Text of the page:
It has become fashionable to attack the payment of ren ewal commission to advisers. Not only have att acks been made in the consumer press of late but a recent art icle in Money Marketing by Lorna Bourke also savaged the payment of renewals.
Does this argument have any credence? Consider rec ent events at Equitable Life.
The company marketed its pension plans and other financial products on the back of massive advertising in the quality press. It ran an expensive TV campaign suggesting the high costs of pen sion policy charges (by other providers, of course) were the major talking point of the chattering classes at their dinner parties. It also had the most highly paid salesforce in the life insurance industry.
Well, we all know where blind faith in that dubious message has got Equitable policyholders.
The naive bel ief that payment of anyone by results (commission) was somehow demeaning (to the purchaser of the service) and an inferior way of remunera ting salespeople compared with high salaries, bonuses and expensive advertising now has a hollow ring.
Less than a year ago, we saw an equal size company closed to new business by its parent, when Lloyds Bank closed its loss-making subsidiary Abbey Life. Two huge direct-sales companies have walked away from their consumers. Numerous other companies have gone the same way.
There is a common thread in all the cases. Customers have been left without any assistance or advice on their policies. In the above two cases, clients have been told to seek the advice of an independent financial adviser.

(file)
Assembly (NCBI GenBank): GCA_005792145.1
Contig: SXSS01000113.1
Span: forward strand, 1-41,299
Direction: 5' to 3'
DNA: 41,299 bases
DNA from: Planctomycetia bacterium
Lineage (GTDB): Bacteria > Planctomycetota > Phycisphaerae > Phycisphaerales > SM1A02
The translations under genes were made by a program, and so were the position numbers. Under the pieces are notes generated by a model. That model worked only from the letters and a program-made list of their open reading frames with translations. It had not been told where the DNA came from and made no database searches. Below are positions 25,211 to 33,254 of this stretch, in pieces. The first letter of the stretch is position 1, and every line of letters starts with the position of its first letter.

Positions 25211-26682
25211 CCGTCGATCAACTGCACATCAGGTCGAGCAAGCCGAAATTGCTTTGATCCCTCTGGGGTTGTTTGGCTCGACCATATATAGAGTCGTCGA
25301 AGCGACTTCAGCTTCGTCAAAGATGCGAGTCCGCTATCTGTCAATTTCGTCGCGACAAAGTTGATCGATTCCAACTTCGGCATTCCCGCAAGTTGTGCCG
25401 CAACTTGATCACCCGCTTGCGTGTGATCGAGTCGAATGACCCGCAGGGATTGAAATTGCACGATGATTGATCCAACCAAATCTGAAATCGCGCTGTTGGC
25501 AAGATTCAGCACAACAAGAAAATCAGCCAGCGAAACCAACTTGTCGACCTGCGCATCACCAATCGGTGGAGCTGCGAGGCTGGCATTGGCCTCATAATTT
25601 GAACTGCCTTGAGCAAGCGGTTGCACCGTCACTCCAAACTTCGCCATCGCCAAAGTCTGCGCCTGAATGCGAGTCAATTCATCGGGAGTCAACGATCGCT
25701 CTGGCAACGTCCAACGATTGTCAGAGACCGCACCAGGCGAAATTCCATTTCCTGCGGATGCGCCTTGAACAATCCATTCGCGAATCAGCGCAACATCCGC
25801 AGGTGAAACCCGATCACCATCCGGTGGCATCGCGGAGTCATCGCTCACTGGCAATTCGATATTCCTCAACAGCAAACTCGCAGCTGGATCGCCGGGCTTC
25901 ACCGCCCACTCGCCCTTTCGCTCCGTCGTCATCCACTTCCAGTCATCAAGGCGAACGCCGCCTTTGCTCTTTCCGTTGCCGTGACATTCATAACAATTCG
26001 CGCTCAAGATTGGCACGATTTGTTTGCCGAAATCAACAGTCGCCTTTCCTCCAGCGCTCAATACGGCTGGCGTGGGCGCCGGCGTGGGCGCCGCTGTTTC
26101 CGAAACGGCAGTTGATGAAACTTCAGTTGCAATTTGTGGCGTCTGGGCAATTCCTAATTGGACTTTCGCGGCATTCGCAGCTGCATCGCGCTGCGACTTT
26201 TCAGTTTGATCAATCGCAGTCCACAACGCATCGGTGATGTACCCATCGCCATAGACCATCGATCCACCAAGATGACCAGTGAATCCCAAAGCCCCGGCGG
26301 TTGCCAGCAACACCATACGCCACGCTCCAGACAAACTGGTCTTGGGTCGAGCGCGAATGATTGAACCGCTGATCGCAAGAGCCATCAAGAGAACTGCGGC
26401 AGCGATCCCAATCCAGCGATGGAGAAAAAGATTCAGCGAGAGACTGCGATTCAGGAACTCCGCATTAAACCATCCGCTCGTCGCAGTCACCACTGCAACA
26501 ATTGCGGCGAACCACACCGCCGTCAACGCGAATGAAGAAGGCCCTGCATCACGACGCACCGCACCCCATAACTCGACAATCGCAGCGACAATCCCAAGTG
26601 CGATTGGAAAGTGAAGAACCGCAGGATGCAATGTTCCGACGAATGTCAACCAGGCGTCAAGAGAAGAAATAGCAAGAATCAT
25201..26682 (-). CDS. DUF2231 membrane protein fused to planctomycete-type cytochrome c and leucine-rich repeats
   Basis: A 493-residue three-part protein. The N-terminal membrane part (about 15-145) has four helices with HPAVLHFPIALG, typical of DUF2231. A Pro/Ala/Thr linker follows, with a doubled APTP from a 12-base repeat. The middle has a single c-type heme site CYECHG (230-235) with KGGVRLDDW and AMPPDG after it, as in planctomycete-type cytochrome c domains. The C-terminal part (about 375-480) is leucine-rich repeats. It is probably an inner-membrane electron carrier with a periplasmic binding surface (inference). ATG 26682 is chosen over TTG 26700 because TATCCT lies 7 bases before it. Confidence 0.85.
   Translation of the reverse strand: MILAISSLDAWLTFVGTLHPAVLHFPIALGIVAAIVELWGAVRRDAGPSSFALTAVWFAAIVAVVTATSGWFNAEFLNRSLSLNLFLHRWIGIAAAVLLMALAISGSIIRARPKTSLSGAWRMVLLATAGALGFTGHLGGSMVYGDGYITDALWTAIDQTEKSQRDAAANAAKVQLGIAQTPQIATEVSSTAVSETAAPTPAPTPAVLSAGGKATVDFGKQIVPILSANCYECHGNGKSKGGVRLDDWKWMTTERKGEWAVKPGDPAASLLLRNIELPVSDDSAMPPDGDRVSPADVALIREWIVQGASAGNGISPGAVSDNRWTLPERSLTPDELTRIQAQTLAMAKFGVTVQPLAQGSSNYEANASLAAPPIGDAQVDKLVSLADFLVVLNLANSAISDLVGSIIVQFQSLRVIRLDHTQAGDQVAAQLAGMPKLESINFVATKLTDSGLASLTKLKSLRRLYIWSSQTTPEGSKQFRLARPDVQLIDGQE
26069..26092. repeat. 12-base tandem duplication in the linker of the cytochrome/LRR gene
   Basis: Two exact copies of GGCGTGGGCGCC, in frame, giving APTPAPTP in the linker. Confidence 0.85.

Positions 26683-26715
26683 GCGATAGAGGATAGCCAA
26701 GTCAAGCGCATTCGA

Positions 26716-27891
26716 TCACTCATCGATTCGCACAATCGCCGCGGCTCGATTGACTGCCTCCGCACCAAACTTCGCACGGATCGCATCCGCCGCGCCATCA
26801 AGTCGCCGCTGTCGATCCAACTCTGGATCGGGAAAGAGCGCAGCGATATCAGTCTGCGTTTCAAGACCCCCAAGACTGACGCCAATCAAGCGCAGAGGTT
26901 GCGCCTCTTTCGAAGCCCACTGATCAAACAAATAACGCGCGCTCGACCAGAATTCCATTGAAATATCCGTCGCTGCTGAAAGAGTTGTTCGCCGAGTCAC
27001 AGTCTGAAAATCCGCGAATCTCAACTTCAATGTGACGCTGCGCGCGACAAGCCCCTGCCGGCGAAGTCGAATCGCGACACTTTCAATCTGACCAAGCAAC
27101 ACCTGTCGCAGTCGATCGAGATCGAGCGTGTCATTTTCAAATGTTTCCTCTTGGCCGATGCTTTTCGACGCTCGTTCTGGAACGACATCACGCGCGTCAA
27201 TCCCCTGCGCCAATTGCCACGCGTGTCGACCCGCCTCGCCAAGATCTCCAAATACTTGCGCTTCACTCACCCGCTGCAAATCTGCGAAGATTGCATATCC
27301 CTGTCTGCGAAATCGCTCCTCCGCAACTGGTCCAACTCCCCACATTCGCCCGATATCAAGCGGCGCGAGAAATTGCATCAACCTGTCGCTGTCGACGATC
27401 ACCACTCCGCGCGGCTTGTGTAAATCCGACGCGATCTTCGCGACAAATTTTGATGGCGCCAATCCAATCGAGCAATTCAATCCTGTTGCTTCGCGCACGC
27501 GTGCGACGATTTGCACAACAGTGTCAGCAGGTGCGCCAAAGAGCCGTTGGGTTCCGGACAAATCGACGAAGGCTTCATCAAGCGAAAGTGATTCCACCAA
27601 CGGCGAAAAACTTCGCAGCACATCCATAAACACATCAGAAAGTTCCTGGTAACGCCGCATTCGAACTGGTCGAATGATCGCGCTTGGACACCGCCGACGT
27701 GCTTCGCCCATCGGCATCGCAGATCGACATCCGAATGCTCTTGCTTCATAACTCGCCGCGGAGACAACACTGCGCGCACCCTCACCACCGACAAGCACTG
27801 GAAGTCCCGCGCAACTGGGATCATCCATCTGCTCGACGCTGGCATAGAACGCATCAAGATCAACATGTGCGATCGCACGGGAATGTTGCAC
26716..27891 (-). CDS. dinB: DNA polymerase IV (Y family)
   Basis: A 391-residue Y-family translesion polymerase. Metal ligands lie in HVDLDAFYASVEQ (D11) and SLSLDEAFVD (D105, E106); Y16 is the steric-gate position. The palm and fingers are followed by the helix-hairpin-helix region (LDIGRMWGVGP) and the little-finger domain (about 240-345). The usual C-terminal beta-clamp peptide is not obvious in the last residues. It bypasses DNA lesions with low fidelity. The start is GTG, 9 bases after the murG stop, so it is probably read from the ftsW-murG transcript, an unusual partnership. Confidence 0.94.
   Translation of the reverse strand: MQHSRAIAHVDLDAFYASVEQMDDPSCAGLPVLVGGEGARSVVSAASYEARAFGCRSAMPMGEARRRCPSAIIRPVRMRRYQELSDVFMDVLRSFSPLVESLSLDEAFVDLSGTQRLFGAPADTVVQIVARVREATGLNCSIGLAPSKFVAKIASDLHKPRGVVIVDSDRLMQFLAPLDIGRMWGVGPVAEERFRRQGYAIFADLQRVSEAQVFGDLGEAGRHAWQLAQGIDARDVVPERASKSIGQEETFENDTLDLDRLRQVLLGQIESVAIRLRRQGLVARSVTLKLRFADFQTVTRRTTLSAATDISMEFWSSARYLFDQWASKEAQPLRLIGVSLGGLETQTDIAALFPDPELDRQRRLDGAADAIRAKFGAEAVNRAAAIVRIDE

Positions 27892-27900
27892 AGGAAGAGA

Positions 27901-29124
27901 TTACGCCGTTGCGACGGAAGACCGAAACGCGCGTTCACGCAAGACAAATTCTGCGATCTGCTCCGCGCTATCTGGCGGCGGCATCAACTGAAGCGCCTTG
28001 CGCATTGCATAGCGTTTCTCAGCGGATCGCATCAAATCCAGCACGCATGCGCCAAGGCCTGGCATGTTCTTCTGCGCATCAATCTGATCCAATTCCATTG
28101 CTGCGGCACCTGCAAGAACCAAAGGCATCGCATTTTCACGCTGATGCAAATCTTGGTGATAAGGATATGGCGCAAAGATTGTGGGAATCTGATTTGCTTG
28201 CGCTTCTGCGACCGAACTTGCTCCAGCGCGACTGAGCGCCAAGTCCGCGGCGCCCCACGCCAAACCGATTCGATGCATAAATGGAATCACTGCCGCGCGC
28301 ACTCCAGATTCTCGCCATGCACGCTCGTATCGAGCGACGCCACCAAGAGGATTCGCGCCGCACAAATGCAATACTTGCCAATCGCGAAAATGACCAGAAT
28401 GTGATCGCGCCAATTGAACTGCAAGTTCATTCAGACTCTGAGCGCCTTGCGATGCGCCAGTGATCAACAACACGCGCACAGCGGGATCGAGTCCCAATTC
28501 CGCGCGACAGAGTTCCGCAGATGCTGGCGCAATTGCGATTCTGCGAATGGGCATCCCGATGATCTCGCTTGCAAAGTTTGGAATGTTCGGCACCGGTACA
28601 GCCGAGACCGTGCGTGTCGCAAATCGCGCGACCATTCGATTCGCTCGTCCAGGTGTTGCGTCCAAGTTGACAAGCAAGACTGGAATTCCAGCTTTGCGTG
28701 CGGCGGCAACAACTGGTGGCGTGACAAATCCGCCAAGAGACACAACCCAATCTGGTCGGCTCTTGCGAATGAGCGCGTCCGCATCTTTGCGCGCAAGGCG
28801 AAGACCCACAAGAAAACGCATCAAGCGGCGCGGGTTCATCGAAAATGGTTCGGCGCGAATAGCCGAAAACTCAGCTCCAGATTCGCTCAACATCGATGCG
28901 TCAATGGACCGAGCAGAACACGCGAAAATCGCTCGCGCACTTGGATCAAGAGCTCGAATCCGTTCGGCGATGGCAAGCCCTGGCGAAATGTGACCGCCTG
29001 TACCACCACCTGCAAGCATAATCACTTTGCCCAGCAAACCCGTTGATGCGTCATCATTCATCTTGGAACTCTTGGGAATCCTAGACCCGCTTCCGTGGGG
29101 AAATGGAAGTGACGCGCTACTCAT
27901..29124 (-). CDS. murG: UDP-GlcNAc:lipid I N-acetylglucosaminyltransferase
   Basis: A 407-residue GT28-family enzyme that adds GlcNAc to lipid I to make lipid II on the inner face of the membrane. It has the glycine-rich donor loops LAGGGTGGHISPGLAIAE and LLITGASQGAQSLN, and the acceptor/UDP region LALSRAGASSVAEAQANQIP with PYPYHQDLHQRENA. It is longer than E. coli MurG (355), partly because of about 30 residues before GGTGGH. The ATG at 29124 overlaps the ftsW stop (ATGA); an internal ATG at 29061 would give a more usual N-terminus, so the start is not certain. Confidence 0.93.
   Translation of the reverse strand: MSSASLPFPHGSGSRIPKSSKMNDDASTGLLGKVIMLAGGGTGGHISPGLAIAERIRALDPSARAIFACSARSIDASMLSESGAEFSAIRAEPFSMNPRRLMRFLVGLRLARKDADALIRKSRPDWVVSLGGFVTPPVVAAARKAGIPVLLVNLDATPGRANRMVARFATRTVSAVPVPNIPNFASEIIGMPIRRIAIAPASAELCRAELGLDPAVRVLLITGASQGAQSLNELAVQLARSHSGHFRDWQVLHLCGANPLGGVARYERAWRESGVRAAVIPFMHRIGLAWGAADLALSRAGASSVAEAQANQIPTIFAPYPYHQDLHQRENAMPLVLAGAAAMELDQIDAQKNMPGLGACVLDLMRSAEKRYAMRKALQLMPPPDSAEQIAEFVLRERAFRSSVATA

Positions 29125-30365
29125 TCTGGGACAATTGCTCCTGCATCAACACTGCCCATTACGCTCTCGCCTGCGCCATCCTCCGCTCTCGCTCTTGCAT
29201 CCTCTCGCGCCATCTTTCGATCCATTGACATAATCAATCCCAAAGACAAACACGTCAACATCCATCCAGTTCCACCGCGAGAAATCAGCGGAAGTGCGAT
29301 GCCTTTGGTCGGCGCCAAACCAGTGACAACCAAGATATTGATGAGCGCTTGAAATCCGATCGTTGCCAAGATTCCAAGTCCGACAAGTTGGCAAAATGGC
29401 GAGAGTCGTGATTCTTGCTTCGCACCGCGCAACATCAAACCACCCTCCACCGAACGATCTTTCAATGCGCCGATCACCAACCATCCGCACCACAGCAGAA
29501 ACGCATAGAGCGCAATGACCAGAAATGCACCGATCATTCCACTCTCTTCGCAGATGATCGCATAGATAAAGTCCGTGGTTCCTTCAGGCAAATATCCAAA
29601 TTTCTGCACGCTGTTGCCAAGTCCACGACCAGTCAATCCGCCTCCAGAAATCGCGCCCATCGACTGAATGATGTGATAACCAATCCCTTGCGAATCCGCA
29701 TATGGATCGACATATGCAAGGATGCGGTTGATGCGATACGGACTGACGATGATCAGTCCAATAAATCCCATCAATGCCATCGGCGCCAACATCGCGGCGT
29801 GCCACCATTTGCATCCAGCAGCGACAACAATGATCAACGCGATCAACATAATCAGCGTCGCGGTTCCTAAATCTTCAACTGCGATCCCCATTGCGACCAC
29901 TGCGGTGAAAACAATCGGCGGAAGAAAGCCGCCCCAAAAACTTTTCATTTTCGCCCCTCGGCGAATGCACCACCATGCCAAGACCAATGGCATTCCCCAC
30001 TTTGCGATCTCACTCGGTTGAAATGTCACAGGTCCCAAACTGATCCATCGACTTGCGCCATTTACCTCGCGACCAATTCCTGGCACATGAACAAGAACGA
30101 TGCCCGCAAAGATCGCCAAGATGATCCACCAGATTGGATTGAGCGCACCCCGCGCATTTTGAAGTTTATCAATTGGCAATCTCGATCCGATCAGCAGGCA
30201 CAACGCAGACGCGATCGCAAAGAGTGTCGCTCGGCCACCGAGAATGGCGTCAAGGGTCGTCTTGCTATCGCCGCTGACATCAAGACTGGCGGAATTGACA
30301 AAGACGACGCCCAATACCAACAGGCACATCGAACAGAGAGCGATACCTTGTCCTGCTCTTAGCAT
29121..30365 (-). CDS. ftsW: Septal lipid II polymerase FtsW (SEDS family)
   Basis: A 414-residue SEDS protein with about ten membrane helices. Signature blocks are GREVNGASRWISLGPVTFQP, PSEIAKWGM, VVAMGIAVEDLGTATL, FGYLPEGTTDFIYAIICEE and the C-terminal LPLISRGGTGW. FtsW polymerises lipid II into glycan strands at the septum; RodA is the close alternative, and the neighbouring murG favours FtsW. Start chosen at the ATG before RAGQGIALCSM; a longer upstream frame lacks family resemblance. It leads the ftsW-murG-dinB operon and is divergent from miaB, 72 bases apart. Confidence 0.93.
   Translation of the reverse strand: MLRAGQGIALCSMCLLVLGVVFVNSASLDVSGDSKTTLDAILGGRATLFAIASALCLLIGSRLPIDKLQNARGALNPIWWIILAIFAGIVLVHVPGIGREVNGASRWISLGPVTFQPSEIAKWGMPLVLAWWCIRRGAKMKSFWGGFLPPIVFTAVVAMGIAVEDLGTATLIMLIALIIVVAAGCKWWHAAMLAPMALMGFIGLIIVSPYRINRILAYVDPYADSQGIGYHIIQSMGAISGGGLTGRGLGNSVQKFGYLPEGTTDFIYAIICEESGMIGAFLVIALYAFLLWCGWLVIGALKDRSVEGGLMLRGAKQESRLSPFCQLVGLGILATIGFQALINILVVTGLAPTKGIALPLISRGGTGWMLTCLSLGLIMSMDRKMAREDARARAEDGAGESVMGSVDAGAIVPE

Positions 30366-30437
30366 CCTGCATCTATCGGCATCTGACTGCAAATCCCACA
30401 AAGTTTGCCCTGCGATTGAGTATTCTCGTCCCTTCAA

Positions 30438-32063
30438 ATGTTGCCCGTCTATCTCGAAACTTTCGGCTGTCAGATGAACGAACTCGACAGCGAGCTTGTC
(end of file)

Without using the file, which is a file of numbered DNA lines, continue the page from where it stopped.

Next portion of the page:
These are the very same (commission-remunerated) adv isers who are under most threat from the Treasury's proposed agenda for depol arisation.
They are also the very people who were vili fied by Equitable Life for seeking payment for their work by commission.
Now, it is IFAs who will have to pick up the pieces from these two high-profile disaster stories – along with numerous other small ones, such as Century Life, General Portfolio and Premium Life plus many other companies in the “vulture fund” of Windsor Life.
Look at the real problem. Who pays for continuing to service the policies sold by the salespeople of Equitable, Abbey Life et al?
Are IFAs to carry out the work out the goodness for their hearts or are they justified, even forced, to charge a commercial rate for the job?
Now, if these unfortunate policyholders had instead been advised by an IFA and bought, for example, a Stan dard Life or Scottish Wid-ows (now owned by Lloyds Bank) policy, there would be no problem.
As part of the commission package, agreed at the outset, IFAs receive a small servicing commission for providing continuing adv ice over the policy.
How very sensible, especially as the servicing commission can always be transferred to another IFA who may take over the client at a later date.
It ensures the availability of service and advice throughout the life of the policy. I suppose it is hard to imagine a more sensible system.
Now the crunch – Abbey Life owned by Lloyds TSB, will not pay any servicing commission to an IFA for doing its work for them, looking after the clients they deserted. Could this be construed as a breach of contract?